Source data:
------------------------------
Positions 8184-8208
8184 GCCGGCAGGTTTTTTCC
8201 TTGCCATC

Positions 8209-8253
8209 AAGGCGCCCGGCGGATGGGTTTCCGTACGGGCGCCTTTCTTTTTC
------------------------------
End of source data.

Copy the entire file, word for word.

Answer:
Positions 8184-8208
8184 GCCGGCAGGTTTTTTCC
8201 TTGCCATC

Positions 8209-8253
8209 AAGGCGCCCGGCGGATGGGTTTCCGTACGGGCGCCTTTCTTTTTC